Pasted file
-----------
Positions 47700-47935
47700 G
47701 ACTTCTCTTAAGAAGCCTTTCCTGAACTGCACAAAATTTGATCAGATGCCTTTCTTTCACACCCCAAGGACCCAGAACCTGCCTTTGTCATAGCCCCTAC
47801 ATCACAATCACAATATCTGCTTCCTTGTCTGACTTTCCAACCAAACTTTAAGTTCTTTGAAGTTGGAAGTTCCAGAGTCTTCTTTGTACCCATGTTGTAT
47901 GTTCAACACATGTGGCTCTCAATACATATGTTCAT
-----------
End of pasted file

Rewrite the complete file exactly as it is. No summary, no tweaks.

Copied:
Positions 47700-47935
47700 G
47701 ACTTCTCTTAAGAAGCCTTTCCTGAACTGCACAAAATTTGATCAGATGCCTTTCTTTCACACCCCAAGGACCCAGAACCTGCCTTTGTCATAGCCCCTAC
47801 ATCACAATCACAATATCTGCTTCCTTGTCTGACTTTCCAACCAAACTTTAAGTTCTTTGAAGTTGGAAGTTCCAGAGTCTTCTTTGTACCCATGTTGTAT
47901 GTTCAACACATGTGGCTCTCAATACATATGTTCAT